Working in conservation is to work for a better world

Pilar Bayon
20 June 2016

Working for the Nature’s Valley Trust (NVT) has helped me to grow in both a personal and professional way. I am a student of Journalism and International relations from Madrid, Spain, and for me, this was the first time that I have worked in a NGO, in an African country and in environmental education. NTV is managed by local people and it is focusing on four main spheres: research, conservation, education and community. I had the opportunity to participate in all of them during two months, meet amazing volunteers and understand the life in this beautiful area that is Nature’s Valley and surroundings.

I participated in the research and conservation programs with bird ringing, fish surveys, flower walks and boat trips. It was very nice to wake up every day thinking that I was going to do something different in nature that I haven’t experienced before in a big city as Madrid.

Feeling the breathing of a bird in your hands or look at them closer made me understand how fragile they are and what their importance in the ecosystem is. Definitely, the southern double collared Sunbird has become my favorite bird and now I can’t go anywhere without taking a few seconds to see what kinds of birds are around!
Setting nets in the early morning, wearing boots and going into the water or having your shoes full of sand was worth it at the end of the day. Effort has its rewards and I learnt about invasive species in the area such as mosquito fish, how Fynbos need fire to grow, how to contribute to a penguin colony or how to rescue a Giant Petrel stranded on the beach.


Some of my best experiences working with NVT were while working in environmental education. I participated in the Adopt-a-River program, Adopt-a-Beach program, International Week of Biodiversity, Birding Master and Champions Program, and some camps. I have learnt to design my own workshops and facilitate them, be creative, flexible about the circumstances and use recycled materials for the activities. At the same time, I could learn and teach about the animals and plants of the area, pollution and water with and to the students from the communities around. I realise that people don’t need to spend a lot of resources to make a difference, get a good experience and a good knowledge for the participants of your lessons. One of the main rewards for me was to see the smiles of the children pointing out animals, putting their hands up to answer, playing in the lagoon and applying what they had learnt after the lesson. Being hugged by the children at the end of the lessons made me think how happy they were to have the opportunity of having that experience and how people care about the environment even if they have limited resources. I can say that I have learnt the importance of conserving the areas, changing our behavior and reconnecting humans and the environment.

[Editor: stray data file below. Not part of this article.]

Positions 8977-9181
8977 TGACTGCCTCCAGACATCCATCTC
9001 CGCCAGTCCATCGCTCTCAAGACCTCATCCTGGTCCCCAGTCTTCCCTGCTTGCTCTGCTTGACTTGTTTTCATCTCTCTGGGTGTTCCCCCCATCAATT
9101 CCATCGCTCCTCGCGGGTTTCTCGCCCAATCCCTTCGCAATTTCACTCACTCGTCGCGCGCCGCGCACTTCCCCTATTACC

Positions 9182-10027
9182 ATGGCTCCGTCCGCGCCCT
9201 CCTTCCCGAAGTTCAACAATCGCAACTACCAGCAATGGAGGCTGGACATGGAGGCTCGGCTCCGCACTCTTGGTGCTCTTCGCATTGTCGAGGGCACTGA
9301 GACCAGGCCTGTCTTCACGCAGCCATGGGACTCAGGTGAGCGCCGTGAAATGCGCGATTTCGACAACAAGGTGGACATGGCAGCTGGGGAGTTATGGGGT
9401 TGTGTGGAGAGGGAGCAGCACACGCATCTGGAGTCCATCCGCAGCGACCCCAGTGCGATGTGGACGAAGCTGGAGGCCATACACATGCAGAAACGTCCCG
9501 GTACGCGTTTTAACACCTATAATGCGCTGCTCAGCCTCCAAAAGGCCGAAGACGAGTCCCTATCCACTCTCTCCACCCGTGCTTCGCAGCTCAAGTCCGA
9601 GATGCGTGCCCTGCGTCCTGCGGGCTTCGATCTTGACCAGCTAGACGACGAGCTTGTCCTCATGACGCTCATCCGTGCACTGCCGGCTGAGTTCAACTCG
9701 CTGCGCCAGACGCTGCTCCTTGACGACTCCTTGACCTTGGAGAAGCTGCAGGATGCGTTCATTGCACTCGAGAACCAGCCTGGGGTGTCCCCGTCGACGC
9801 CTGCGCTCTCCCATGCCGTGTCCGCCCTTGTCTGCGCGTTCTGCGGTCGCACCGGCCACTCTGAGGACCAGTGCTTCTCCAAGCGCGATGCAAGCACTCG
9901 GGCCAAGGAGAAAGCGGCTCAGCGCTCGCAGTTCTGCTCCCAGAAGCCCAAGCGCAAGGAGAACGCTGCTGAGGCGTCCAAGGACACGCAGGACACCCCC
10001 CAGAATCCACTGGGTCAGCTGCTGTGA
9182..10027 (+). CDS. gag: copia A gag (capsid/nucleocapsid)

After my work in NVT and meeting its amazing team - Mark and Cindy are now not only my boss, they are friends for me - my perception has changed in a professional way and I consider to combine environment and international journalism in my future. I recommend everybody to look for good experiences with nature, South African and international people as I had with Nature’s Valley Trust, but, above everything, I recommend to remember that in conserving nature, we conserve ourselves as well. You can already start contributing wherever you are and with the words of NTV: make the difference in our world!